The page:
Summit tackles county’s drug epidemic
In an effort to tackle the county’s drug problem, the day-long Harlan County Drug Summit was held Monday with an array of experts and guest speakers educating others on the drug epidemic and uniting those willing to tackle substance abuse head on.
Harlan County Judge-Executive Dan Mosley said he was “very pleased” with the number of those in attendance, noting over 100 came together to make a difference in the lives of those impacted by drug abuse.
“I was inspired to do this based on what they do at the national level, at the national drug summit, which is a very comprehensive, several-day forum that focuses on all sides of the drug epidemic,” Mosley said. “We have a drug problem here in eastern Kentucky and in Harlan County. We have one in every community across this nation, but how are the resources working in local communities to address that?”
Mosley said he is grateful to the experts who spoke during the event and is inspired by the testimonials he heard as well, adding a lot of educational information was delivered during the summit to help others understand the seriousness of the epidemic and how community members can make a difference.
“I’ve always heard an ounce of prevention is worth a thousand pounds of cure, and that’s the truth,” he said. “If we can keep kids from ever getting on drugs, that’s a large portion of how we step toward getting it addressed.”
Mosley said the summit might become an annual event with more future planning depending on the response from the community, adding it would be his goal to see the Harlan Center full of participants next year.
“There’s a lot of great work going on in this area, but we need more people involved,” Mosley said. “If you weren’t able to come and you want to help, reach out to our office and we’ll plug you in with a way to help.”
Mosley also mentioned the “tiny homes” on display during the event, addressing the concerns of some people in the community.
“There’s been doubts on the project on the perspective of: is it really going to happen and is there really a want for it to happen? There’s some people who have been very critical of it, and here’s the thing about the tiny homes, the subdivision we’re going to be putting in Verda is going to have approximately five tiny homes.”
Mosley said the three homes sitting at the Harlan Center will be a part of the subdivision. The fourth is being built by Christ’s Hands and the fifth being built and donated by a church in northern Kentucky, adding the church plans on building more of them to donate to Harlan in the future.
“We are very thankful for this project,” he said, adding the site work is about to begin. “We were having to wait on grant funding to come about and to tap into the money. It was sitting there for years and had to be used for a public health project. There’s nothing more impactful on public health right now than this addiction problem.”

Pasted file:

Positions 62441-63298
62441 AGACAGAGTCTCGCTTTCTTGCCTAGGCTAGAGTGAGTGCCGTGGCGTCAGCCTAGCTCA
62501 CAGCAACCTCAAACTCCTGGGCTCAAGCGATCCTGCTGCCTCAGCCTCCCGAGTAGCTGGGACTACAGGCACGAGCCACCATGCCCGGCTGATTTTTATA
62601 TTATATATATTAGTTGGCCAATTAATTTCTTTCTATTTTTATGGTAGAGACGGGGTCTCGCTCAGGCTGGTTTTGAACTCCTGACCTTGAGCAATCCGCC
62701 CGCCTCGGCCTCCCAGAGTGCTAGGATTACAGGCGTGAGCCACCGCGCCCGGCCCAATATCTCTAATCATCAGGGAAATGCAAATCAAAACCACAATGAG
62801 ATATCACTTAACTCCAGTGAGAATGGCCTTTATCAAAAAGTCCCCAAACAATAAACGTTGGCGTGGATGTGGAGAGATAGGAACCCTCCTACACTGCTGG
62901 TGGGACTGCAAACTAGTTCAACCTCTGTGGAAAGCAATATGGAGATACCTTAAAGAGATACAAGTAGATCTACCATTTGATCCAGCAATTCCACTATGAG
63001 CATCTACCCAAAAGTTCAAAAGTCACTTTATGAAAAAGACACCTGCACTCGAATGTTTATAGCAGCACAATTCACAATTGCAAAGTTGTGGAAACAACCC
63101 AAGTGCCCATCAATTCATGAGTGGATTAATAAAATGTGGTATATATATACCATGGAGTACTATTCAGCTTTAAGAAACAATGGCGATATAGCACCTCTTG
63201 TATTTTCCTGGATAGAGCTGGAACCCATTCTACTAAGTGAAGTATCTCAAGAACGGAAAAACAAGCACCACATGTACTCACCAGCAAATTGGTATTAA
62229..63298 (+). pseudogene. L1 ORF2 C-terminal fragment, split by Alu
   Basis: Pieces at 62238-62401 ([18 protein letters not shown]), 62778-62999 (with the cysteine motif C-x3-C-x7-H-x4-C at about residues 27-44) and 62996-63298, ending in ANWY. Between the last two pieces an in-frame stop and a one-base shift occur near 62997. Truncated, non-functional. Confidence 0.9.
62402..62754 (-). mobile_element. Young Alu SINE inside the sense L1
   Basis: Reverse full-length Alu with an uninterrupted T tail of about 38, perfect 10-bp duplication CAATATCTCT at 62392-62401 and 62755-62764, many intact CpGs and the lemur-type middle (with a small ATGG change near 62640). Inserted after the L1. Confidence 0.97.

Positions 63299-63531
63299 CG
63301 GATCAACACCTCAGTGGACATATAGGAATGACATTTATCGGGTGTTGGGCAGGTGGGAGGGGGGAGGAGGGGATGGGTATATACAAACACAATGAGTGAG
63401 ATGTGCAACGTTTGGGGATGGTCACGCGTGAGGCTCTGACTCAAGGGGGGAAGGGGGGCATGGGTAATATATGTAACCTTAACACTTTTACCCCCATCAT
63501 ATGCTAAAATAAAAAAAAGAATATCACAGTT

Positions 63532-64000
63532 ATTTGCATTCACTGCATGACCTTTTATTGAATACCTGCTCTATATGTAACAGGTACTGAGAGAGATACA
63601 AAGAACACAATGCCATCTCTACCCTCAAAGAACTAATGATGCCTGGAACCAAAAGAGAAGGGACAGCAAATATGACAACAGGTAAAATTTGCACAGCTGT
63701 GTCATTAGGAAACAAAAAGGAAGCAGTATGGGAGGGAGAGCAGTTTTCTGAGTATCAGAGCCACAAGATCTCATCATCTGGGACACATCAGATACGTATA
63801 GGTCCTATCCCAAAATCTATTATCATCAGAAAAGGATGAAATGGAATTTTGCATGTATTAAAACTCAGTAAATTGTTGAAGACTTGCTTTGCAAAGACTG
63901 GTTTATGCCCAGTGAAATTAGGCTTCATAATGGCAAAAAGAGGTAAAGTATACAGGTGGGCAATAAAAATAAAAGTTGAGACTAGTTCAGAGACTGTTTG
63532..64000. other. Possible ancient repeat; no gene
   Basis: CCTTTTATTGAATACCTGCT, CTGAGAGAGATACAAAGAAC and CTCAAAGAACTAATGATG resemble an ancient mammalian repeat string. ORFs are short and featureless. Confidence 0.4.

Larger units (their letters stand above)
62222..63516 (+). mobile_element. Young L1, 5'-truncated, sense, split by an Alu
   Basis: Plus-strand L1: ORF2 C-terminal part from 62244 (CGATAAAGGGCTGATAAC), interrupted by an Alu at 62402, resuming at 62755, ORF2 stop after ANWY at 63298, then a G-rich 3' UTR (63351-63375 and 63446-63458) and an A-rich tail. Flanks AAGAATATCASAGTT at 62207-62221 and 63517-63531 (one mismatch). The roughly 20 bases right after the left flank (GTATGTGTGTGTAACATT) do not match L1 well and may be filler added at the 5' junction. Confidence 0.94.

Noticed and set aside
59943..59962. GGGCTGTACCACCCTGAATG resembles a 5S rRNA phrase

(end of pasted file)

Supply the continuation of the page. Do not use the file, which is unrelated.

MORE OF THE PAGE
Mosley said the homes will be used for a transitional housing program for people who will be screened by a panel to determine who will live in them.
“The youth homelessness will be addressed. Kids that are homeless will have the opportunity to live there if they’re above the age of 18 and people who are coming out of treatment programs,” Mosley said, being sure to mention the process will be highly monitored.
“The people that need to be living there are the ones that are going back to an area where they have no hope,” he said. “People who are going back to living under a bridge, people who are going back to live with an abusive spouse, people that are going back to live in the same meth lab they came out of before they went to treatment — that’s the people that will be going to live in a home like this for six months.”
Mosley said there will be a list of requirements the tenants will need to meet in order to live in the subdivision for a six-month period, including finding and keeping a job, enrolling in a career training program and more.
“Anyone who is critical of a project like that is really heartless because they don’t understand the problem, (and) they don’t understand why we must address things long-term to get to a solution. If they realized how much of their tax dollars were being spent to put people in jail, they’d be a lot bigger fans of treatment, transitional housing and other programs that are helping us get to a solution,” Mosley said. “I will gladly sit down with anyone who has any concerns about it, because I have sat down with many already who, after I explain it to them, they leave with no concerns.”
Mosley said more often than not, rumors will be started based off “preconceived notations about what something is because some people like to stir and start problems.”
“We’ll give it a shot and if it looks like it’s not working in a couple years, hey, we’ll do something else with it, but I think it will be a program that will be very valuable to people and we will be able to see true results impacting and saving people’s lives.”
The free event was organized by the Harlan County Fiscal Court and was open to the public, with lunch sponsored by Waste Connections and the Benham Schoolhouse Inn.
For more information on substance abuse and how you can help find a solution, call Mosley’s office at 606-573-2600.